Yeah, it's the domain specific terms that really make or break these systems, especially in academic settings. These might suffice for business domains, but I've seen transcription quality drop quite fast for a STEM class or any non-Western humanities course. Ideally, there would be a feedback loop to these systems but I have yet to see one where you can send in corrections.
Katherine Deibel | PhD
Inclusion & Accessibility Librarian
Syracuse University Libraries
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222 Waverly Ave., Syracuse, NY 13244
From: Code for Libraries <[log in to unmask]> On Behalf Of Carol Kassel
Sent: Tuesday, February 12, 2019 4:42 PM
To: [log in to unmask]
Subject: Re: [CODE4LIB] [EXT] Re: [CODE4LIB] A/V and accessibility
Thank you so much for your replies! I'll reply to each of you individually as well.
In answer to your question about which auto-captioning solutions we're looking at, there are 2 main solutions we have our eye on. One is VerbIt and the other is Konch. Both appear to offer reasonable accuracy in the languages we need, though we are still evaluating. Still, as with any of these solutions, they miss some domain-specific vocabulary as well as anything that's mumbled or otherwise hard to understand. Also, we need to figure out our workflow for generating captions/transcripts, getting them into our infrastructure, and allowing for hand corrections and the workflow for revisions resulting from same. The devil is in the details!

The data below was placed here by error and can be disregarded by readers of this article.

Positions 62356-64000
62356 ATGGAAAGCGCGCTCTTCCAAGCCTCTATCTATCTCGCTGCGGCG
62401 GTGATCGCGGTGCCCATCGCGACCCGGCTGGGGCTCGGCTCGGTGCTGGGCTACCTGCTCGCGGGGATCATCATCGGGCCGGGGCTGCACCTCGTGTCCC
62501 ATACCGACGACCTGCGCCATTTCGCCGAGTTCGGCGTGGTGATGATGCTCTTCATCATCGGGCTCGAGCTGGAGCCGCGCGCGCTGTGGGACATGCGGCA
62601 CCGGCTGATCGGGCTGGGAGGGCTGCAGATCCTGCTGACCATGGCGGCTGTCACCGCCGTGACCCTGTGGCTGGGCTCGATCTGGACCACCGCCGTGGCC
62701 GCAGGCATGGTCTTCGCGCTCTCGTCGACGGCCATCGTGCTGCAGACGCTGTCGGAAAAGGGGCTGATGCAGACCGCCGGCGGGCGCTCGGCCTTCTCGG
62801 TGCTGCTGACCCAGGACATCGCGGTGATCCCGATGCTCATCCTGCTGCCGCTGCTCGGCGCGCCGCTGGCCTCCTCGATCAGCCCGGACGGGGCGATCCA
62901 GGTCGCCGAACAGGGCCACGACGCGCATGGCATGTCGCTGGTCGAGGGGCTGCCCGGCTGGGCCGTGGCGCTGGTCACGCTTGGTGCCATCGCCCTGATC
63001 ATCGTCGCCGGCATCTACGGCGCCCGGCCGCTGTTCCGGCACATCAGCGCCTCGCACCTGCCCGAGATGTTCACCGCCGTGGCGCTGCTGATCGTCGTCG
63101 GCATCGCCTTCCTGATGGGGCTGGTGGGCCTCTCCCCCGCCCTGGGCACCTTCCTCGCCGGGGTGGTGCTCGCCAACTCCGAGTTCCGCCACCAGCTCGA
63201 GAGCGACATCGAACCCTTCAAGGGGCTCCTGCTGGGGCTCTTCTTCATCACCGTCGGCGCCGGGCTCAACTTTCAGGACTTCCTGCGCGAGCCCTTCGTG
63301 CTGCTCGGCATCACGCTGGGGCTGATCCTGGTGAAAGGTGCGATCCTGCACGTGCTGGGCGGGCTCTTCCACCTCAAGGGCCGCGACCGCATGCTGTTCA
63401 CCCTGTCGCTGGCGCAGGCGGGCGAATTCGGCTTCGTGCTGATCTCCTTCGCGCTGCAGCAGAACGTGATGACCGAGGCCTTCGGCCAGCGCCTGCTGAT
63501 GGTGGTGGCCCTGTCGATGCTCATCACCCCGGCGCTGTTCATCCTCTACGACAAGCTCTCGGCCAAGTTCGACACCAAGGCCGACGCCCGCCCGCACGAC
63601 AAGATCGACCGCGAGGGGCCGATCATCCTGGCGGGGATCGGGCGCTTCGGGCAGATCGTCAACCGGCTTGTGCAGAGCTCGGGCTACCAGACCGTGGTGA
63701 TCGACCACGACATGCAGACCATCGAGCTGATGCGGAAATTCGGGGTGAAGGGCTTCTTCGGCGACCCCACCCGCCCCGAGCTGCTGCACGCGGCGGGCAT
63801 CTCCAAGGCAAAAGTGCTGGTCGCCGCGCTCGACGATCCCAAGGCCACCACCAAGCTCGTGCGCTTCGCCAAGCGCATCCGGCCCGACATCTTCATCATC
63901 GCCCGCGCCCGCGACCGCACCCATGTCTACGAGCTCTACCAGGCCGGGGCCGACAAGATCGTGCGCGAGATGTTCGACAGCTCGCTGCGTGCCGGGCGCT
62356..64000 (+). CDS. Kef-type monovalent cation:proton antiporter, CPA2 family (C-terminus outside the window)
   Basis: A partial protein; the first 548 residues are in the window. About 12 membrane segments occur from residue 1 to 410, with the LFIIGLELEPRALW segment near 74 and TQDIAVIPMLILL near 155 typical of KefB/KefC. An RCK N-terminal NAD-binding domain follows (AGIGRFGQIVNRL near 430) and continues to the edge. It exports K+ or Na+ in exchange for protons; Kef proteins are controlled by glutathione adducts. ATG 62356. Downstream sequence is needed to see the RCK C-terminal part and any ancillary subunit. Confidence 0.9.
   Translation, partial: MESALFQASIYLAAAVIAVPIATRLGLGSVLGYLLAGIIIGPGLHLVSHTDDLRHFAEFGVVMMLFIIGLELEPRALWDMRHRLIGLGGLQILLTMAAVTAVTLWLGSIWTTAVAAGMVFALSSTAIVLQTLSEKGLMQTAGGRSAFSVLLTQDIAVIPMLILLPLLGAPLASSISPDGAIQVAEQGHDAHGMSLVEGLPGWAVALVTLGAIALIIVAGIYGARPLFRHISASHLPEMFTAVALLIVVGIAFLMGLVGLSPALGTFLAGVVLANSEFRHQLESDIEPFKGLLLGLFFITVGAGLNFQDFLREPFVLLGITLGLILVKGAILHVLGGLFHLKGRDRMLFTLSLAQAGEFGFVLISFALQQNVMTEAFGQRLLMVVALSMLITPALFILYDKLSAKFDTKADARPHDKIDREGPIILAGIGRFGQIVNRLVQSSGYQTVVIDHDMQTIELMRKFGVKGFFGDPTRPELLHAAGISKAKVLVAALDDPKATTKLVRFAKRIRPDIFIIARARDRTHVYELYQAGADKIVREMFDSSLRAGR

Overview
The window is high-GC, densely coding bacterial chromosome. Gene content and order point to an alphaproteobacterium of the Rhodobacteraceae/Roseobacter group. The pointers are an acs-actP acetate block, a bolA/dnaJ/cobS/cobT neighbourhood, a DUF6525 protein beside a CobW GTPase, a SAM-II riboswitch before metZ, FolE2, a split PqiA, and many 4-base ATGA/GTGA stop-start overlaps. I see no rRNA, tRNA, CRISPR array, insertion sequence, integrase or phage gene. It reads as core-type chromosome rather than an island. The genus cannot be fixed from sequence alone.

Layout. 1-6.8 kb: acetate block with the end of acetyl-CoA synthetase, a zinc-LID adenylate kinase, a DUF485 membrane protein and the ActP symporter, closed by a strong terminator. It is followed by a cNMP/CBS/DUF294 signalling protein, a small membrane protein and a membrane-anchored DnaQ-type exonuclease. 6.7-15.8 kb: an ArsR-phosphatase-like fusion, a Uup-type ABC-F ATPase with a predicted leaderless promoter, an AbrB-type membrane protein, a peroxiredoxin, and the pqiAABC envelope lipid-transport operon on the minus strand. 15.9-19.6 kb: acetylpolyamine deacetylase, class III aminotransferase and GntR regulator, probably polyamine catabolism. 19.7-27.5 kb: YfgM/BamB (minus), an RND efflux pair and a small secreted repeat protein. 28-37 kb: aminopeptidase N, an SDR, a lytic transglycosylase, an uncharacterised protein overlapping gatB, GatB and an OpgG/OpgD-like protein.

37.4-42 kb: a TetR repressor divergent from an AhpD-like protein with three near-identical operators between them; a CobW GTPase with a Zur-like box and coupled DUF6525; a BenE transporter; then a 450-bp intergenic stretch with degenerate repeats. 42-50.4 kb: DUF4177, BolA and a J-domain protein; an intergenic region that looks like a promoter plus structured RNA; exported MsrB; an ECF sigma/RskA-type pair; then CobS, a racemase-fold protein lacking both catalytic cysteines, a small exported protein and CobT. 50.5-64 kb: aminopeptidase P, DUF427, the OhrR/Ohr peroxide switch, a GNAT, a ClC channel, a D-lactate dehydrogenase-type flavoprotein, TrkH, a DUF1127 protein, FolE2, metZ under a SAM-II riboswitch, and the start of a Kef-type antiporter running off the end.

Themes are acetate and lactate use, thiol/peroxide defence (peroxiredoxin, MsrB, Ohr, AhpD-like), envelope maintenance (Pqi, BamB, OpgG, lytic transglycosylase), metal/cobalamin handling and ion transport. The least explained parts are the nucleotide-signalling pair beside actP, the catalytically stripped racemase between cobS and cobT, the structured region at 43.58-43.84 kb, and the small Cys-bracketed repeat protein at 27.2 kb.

> -----Original Message-----
> From: Code for Libraries <[log in to unmask]> On Behalf Of
> Carol Kassel
> Sent: Monday, February 11, 2019 11:31 AM
> To: [log in to unmask]
> Subject: [CODE4LIB] A/V and accessibility
> We're working on a roadmap for making A/V content from Special
> Collections accessible. For those of you who have been through this
> process, you know that one of the big-ticket items is captions and
> transcripts. In our exploration of options, we've found a couple of
> pretty good auto-captioning solutions. Their accuracy is about as good
> as what you'd get from performing OCR on scanned book pages, which
> libraries do all the time. One possibility is to perform
> auto-captioning on all items and then provide hand-captioning upon
> request for the specific items where a patron needs better captions.
> This idea will be better supported if we know what our peer
> institutions are doing... so what are you doing? Thanks to those to
> whom I've reached out personally; your information has helped
> tremendously. Now I'd like to find out from others how they've handled this issue.
> Thank you,
> Carol Kassel
> Senior Manager, Digital Library Infrastructure NYU Digital Library
> Technology Services [log in to unmask]
> (212) 992-9246
Senior Manager, Digital Library Infrastructure NYU Digital Library Technology Services [log in to unmask]